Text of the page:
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West Virginia Muskie: A Split Record
For the second time in a year, West Virginia has a new state record muskie!
It is important to note that West Virginia offers state records for both length and weight. Some fish have met the criteria to claim both records whereas many – including the muskie – have been split for years.
Before March 19, 2022, the certified weight record for muskie in the Mountain State was 49.75 pounds, caught by Anna Marsh on Stonecoal Lake back in 1997.
The length record has fluctuated over the past several years, however. Joe Wilfong captured the length crown in 2017 with his 53.5 inch catch on Little Kanawha River. Despite weighing under 35 pounds, the fish’s length earned Wilfong a place in the record books for several years.
Landing a Mountain State Giant
Alas, records are meant to be broken.
Cue Luke King…
On Saturday, March 19, 2002, King – an angler who has landed nearly thirty muskie that crossed the impressive 50-inch mark – landed both the longest and heaviest muskie on record in West Virginia.
With an obligatory grocery shopping trip planned for later in the day, King decided to fish a spot on the bank of the Little Kanawha River a couple miles from his home. It was a nice morning and, like so many avid anglers, King decided a few hours would be well spent on the water.
Not expecting to land the largest muskie of his life, King fished an eddy with good bank access. When he finally got a bite, King initially felt the weight, eventually realizing that there was a significant fish on the other end of his line.
The fish came to the surface with her head shaking. King was tasked with netting the fish himself, so he negotiated with the muskie before getting her to swim into the net head-first.
King’s location alone made for some challenges, though.
“(There is a) super steep bank, so I had to pull her up to get the hooks out,” King said. Once he started working on retrieving the hooks, however, he noticed that this fish might be different from the other 50+ inch muskie he has landed over the year.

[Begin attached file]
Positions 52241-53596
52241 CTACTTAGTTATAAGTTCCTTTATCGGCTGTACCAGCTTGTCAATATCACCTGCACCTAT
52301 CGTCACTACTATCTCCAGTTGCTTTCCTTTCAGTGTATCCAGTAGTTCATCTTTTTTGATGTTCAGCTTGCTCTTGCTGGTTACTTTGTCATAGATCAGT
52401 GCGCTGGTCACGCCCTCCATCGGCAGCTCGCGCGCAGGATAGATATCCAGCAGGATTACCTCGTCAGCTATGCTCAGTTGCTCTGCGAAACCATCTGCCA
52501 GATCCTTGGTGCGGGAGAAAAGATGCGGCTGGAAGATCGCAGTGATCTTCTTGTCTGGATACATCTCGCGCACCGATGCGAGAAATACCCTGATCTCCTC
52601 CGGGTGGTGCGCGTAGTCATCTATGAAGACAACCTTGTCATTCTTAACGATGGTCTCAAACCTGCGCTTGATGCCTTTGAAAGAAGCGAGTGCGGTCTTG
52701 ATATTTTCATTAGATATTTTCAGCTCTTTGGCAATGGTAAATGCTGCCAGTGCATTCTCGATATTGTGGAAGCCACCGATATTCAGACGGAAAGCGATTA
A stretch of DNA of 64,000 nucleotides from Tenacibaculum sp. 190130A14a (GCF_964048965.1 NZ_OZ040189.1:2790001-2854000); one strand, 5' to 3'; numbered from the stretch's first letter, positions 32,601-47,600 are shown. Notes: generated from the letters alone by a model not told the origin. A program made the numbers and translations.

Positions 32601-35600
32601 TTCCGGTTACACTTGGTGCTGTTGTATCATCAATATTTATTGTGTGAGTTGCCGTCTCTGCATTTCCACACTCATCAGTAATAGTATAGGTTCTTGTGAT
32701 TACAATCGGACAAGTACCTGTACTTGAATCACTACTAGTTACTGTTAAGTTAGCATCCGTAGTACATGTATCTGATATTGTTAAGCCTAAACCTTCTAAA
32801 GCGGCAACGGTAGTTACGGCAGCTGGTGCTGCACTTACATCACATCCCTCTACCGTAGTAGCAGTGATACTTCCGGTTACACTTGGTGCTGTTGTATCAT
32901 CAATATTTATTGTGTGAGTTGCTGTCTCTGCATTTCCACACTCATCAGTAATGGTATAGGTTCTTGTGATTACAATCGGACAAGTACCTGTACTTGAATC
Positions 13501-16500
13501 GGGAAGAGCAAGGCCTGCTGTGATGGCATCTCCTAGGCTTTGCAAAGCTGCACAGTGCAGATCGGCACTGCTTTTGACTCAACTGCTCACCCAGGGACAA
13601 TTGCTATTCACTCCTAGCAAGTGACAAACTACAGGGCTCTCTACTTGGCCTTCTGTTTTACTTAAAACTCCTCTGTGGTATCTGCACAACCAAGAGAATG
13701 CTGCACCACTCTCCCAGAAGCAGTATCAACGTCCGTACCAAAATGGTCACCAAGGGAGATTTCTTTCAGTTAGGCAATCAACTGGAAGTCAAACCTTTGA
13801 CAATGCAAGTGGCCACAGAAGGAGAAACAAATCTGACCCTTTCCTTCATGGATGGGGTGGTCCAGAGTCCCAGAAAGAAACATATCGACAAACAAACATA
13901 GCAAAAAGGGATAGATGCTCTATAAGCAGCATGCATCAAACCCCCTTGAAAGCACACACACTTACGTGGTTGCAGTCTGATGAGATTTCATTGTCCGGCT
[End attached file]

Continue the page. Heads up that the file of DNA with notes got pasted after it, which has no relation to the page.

“I thought to myself, ‘Wow, this is the state record muskie,'” King said.
In the spirit on spontaneity, however, King had left his bunk board at home. He called for assistance from another angler who was trout fishing with his kids. From there, King made calls to his dad, his fiancé, and another friend who was fishing the area that day in an attempt to get in contact with a WVDNR representative who could certify the length and weight.
Despite having so many large fish that were right on the cusp of the record, though, King noted that the fish’s safety was his top priority.
“I have successfully caught and released hundreds on muskie,” King said. ” I didn’t want to kill one
just to get my name in the record books.”
Fortunately, King’s experience handling muskie proved vital as the race to the record book proved to be a marathon rather than a sprint…
Unifying the Record, but It Wasn’t Easy…
King’s friends were able to get in contact with Aaron Yeager from the West Virginia Division of Natural Resources at around 9:30 a.m. – roughly 45 minutes after the fish was caught. Despite making contact, it was going to be another couple hours before Yeager would be able to make it to the site.
After King managed to keep the fish alive and safe in the net for over three hours, Yeager arrived and got the fish set up in a tank before she was transported to Southern States Co-Op in Braxton County – a good 18 miles south of the site where the fish was caught – so she could be weighed on certified scales.
With an official weight of 51 pounds even and a length of 55 1/16 inches, King’s catch will claim both parts of the West Virginia muskie state record crown upon official WVDNR confirmation.
While the shock of sitting on a new record and seeing his photo of the fish on Facebook receive thousands of engagements, King also noted being thankful that the record fish was able to endure the less-than-ideal certification process. He also was grateful for the chance to release her back into the water.
“I’ve turned a lot of them loose and she took off like a rocket,” King said, noting that the muskie returned to the water more effortlessly than other fish whose landing, hook retrieval, and release took under a minute. King credits Yeager’s tank for revitalizing the fish on the trip to and from her official weigh-in.
“(The tank) is a really nice place to put a fish and rejuvenate it,” King said.
He also noted the fact that the colder water played a big factor in the decision to go through with the certification process.
“Every time she thrashed around, it made me super nervous. If it was summertime, she wouldn’t have made it,” King said.